Matt dropped what he was doing and rushed over while questions were reeling through my mind and my mouth. I didn’t feel so well, and sat on the bed to allow some nausea and light-headedness to pass. As Matt prepped new dressings, he explained that the doctor said that this would be the only way this sort of wound would heal, “from the inside out”, and not to panic, it would be ok.

 

I lay down on the bed while Matt used some rudimentary tools to pull the gauze from underneath the meat flap, which did not want to let go where it was holding on. Oddly, it did not hurt, yet I was in shock from the sight of the gore.

 

Matt turned on my camera phone and handed it to me and said, “We should film this. Here, take some pictures!” Oh, Matt! I couldn’t think of anything I wanted to do less… yet, I knew he was right, I mean, isn’t this a once-in-a-lifetime event, dealing with a live wound on his wife’s belly? So I obliged, making a pathetic mug for the camera, which didn’t take much effort.

 

After several minutes of gently tugging, the gauze finally pulled free and Matt finished dressing me with the fresh materials.

“I can’t believe they let me do this,”

he mused, referring to the medical staff sending him home with the responsibility of keeping the flesh clean and alive. I couldn’t either. Doesn’t it seem like something a trained professional should be doing given the risk of infection, or flesh necrosis? It seemed like a big responsibility for my husband to take on for me, let alone for me to do on myself??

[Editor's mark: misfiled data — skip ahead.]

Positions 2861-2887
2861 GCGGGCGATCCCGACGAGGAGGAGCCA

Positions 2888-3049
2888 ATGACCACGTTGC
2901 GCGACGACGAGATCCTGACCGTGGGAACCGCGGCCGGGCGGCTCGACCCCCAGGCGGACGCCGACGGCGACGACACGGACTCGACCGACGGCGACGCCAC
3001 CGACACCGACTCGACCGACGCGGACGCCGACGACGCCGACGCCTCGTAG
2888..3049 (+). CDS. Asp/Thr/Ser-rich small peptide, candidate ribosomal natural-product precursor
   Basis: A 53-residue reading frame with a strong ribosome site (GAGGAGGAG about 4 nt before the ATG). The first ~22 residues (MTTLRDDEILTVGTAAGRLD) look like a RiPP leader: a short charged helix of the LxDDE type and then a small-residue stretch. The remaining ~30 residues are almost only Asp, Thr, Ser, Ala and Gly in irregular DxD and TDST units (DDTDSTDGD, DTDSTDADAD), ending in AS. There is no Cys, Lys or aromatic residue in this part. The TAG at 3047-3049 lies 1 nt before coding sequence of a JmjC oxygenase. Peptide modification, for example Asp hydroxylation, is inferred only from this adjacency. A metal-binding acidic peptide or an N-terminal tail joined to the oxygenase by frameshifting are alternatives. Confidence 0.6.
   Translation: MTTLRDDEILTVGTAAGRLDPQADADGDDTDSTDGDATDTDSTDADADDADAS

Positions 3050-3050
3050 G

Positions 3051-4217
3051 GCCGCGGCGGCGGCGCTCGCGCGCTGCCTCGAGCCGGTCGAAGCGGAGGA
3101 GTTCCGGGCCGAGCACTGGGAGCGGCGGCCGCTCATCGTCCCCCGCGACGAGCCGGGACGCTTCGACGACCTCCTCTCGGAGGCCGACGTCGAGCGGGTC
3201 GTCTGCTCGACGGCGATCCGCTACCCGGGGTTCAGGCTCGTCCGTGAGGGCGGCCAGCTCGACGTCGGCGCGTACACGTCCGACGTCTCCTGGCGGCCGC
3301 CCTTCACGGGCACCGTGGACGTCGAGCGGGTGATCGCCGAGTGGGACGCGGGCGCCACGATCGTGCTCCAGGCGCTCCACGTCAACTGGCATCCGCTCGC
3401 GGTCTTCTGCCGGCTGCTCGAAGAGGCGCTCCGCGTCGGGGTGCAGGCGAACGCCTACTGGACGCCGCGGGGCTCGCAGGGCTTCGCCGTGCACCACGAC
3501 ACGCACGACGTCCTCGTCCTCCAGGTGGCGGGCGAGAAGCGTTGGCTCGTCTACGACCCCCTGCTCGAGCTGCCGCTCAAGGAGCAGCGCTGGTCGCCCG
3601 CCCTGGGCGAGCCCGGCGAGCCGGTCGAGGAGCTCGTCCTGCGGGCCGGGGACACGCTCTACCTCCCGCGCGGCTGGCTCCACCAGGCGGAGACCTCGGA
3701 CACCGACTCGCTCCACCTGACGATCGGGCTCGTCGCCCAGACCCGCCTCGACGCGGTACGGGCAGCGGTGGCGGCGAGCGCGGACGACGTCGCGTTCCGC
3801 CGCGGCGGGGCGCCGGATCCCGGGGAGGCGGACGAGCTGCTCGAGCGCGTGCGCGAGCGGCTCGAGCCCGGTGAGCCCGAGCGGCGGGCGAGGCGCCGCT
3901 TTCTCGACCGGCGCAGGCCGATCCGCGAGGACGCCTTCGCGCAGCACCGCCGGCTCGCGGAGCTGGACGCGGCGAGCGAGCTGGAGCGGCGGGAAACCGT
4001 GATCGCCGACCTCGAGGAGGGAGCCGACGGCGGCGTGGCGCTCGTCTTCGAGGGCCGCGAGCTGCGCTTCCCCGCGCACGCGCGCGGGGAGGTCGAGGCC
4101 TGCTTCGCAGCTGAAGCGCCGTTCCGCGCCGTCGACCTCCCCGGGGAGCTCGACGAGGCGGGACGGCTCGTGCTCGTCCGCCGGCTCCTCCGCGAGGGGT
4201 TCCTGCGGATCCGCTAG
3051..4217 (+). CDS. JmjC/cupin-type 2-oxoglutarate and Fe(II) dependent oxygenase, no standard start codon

Baffled, I am!

The hissing in my ears from the shock of the ordeal finally wore off and I napped until dusk.

I felt better when I woke up, but was extra-cautious of my movements now that I knew I had a meat flap to protect!

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Grossed-out

Grossed Out

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franken-bunny

Yeah, kind of like that!

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meat_flap

Meat Flap

pathetic_mugs

Our Very Most Pathetic Mugs

gauze_extraction

Gross Gauze Extraction

14 DAY – POST OP UPDATE

Day 14 Post-Op, 4th day home.

Well, it’s Wednesday today, I came home from the hospital on Saturday, so it’s 4 days now that I’ve been back home. Although I am still not doing much, today is the first day I feel like a whole human being! I knew as soon as I woke up, because I felt crabby! Not because of any one legitimate thing, I just felt crabby. Then I realized that it was *precisely* because my body was feeling better that I could feel truly crabby rather than sick, or achy, or pitifully tired. Just run-of-the-mill crabby. That thought made me happy.